Happy families may not all be alike, but they can be a little dull. Still, the characters are so well-drawn that many...

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THE TRUTH ABOUT LEAVING

Writing about nice people is always a risk.

Lucy and Dov may be nice, but that doesn’t mean they’re happy. Dov’s brother died in a sudden accident, and Lucy has just been dumped by her boyfriend. And Dov, a transfer student from Israel, isn’t always nice. He can be argumentative and sometimes refuses to speak at all. But for most of the novel, the two of them get along so well that there’s no conflict. They drink cider and eat doughnuts. They talk about poetry. The book’s central dilemma is that any relationship they have will be short-lived; Dov wants to serve in the Israeli army, while Lucy has plans to go to college near her family in Chicago (With few physical descriptions, the characters seem to be more multinational than racially diverse. Dov has blue eyes, and Lucy’s best friend is described as pale. Lucy’s grandmother has a female partner.) Creative readers will come up with all sorts of ways to solve the problem, but in the book, even after a solution presents itself, the characters keep on arguing. Maybe they just love drama. In one scene, Dov moodily decides to go running during a tornado watch.

Happy families may not all be alike, but they can be a little dull. Still, the characters are so well-drawn that many readers will have a very nice time in their company. (Fiction. 14-19)

Pub Date: Jan. 22, 2019

ISBN: 978-1-948705-09-7

Page Count: 260

Publisher: Amberjack Publishing

Review Posted Online: Oct. 23, 2018

Kirkus Reviews Issue: Nov. 15, 2018

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A slow, hazy beginning eventually sharpens before charging into an electric, enchanting end.

A SONG BELOW WATER

Two young women literally and figuratively embody #BlackGirlMagic.

Sixteen and with deep brown skin, Tavia is a siren who uses American Sign Language to push against the mesmerizing call that burns like a fire in her throat and could mean being silenced forever if it is released. Plagued with mysterious body ailments and no knowledge of her biological heritage to inform a diagnosis, light-brown–skinned 16-year-old Effie, Tavia’s sister-by-choice, is haunted by survivor’s guilt after a traumatic childhood incident. Portland, Oregon, provides a memorable setting for Morrow’s solid and intentional unpacking of myths around black people and their aversion to water activities through their stories. Chapters alternating first-person narration between the two protagonists set up Tavia to often be the voice of social justice inquiry, especially regarding prejudice against sirens, who are always black women. Effie’s storyline focuses on a different type of identity exploration as she untangles her complicated family history. Lengthy exposition with confusing plot turns and a reveal of ethnically diverse magical beings and their powers slows the first part of the book. The action picks up toward the middle, rising to create an exciting new contemporary fantasy. In this parallel world, black female empowerment is standing up for yourself and others while simultaneously navigating love, physical and emotional violence, and the responsibility of immense supernatural power.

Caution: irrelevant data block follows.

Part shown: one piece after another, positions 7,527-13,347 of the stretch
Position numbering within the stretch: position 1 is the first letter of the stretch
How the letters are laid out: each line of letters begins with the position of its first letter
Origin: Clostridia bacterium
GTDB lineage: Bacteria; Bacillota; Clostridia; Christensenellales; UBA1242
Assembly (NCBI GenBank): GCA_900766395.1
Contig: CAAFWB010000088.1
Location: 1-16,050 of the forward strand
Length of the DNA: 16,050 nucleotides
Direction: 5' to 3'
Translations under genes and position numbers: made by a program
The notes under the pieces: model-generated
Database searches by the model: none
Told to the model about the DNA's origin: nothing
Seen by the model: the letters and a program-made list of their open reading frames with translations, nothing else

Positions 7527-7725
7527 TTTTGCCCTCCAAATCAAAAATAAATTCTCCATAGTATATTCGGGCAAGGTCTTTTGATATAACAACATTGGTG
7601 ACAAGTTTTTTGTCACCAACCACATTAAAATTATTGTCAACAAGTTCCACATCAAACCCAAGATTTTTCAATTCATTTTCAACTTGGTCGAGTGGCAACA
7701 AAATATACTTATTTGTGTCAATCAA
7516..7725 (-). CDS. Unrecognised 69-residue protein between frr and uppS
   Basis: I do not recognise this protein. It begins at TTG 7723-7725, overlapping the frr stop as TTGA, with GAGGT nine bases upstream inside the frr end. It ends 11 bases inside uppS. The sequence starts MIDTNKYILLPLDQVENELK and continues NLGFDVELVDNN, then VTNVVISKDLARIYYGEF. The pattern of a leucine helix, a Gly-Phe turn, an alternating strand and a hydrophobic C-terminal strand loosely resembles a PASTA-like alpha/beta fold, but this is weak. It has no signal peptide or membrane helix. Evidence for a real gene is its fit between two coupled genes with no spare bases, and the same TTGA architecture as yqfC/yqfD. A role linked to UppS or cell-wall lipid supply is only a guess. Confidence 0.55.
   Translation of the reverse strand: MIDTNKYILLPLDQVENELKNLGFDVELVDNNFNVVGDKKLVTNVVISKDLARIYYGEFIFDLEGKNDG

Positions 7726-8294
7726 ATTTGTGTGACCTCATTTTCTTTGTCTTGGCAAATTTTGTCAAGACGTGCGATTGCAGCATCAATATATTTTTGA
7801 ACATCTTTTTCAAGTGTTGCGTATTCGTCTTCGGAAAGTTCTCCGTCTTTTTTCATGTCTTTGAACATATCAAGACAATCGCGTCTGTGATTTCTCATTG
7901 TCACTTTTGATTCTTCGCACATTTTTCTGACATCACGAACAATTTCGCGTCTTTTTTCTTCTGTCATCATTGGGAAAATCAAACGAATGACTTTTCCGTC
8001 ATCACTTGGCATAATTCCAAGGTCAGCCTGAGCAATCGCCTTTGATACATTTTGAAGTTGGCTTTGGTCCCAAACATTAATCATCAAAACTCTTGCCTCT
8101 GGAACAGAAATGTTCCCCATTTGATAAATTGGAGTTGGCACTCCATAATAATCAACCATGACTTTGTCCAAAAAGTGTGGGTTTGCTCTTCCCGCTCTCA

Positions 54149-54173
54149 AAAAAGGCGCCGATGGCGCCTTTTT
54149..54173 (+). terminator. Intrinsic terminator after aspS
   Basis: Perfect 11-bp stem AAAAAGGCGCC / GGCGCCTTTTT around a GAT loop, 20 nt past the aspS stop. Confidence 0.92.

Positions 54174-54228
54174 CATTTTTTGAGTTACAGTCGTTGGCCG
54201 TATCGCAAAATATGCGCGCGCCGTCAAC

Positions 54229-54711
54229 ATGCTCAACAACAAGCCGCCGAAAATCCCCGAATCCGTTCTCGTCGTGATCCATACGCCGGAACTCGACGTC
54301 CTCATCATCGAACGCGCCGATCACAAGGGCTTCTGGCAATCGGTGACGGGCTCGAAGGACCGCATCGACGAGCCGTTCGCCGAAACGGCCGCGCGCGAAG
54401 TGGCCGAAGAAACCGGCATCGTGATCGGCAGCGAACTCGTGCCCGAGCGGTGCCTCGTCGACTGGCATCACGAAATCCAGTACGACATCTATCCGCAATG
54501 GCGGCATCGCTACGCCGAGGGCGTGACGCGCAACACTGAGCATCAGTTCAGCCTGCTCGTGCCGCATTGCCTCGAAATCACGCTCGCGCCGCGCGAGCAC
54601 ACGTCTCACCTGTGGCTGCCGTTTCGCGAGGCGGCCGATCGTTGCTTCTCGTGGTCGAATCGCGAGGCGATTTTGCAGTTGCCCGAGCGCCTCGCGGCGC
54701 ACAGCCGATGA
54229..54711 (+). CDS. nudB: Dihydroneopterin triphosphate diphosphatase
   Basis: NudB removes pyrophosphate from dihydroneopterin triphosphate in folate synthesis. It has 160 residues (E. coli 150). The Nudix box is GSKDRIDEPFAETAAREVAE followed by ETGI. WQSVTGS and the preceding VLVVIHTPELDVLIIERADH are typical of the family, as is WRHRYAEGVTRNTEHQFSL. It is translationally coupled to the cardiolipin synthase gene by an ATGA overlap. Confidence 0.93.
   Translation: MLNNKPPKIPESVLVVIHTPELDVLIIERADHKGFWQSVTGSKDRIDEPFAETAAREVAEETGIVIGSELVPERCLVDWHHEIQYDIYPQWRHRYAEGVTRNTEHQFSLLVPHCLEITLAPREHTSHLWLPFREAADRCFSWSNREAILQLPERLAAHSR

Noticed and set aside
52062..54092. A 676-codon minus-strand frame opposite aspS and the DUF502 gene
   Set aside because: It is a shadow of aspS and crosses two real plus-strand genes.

A slow, hazy beginning eventually sharpens before charging into an electric, enchanting end. (Fantasy. 14-18)

Pub Date: June 2, 2020

ISBN: 978-1-250-31532-8

Page Count: 288

Publisher: Tor Teen

Review Posted Online: March 15, 2020

Kirkus Reviews Issue: April 1, 2020

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Only marginally intriguing.

REDEMPTION PREP

In a remote part of Utah, in a “temple of excellence,” the best of the best are recruited to nurture their talents.

Redemption Preparatory is a cross between the Vatican and a top-secret research facility: The school is rooted in Christian ideology (but very few students are Christian), Mass is compulsory, cameras capture everything, and “maintenance” workers carry Tasers. When talented poet Emma disappears, three students, distrusting of the school administration, launch their own investigation. Brilliant chemist Neesha believes Emma has run away to avoid taking the heat for the duo’s illegal drug enterprise. Her boyfriend, an athlete called Aiden, naturally wants to find her. Evan, a chess prodigy who relies on patterns and has difficulty processing social signals, believes he knows Emma better than anyone. While the school is an insidious character on its own and the big reveal is slightly psychologically disturbing, Evan’s positioning as a tragic hero with an uncertain fate—which is connected to his stalking of Emma (even before her disappearance)—is far more unsettling. The ’90s setting provides the backdrop for tongue-in-cheek technological references but doesn’t do anything for the plot. Student testimonials and voice-to-text transcripts punctuate the three-way third-person narration that alternates among Neesha, Evan, and Aiden. Emma, Aiden, and Evan are assumed to be white; Neesha is Indian. Students are from all over the world, including Asia and the Middle East.

Only marginally intriguing. (Mystery. 15-18)

Pub Date: April 14, 2020

ISBN: 978-0-06-266203-3

Page Count: 416

Publisher: Katherine Tegen/HarperCollins

Review Posted Online: Jan. 19, 2020

Kirkus Reviews Issue: Feb. 15, 2020

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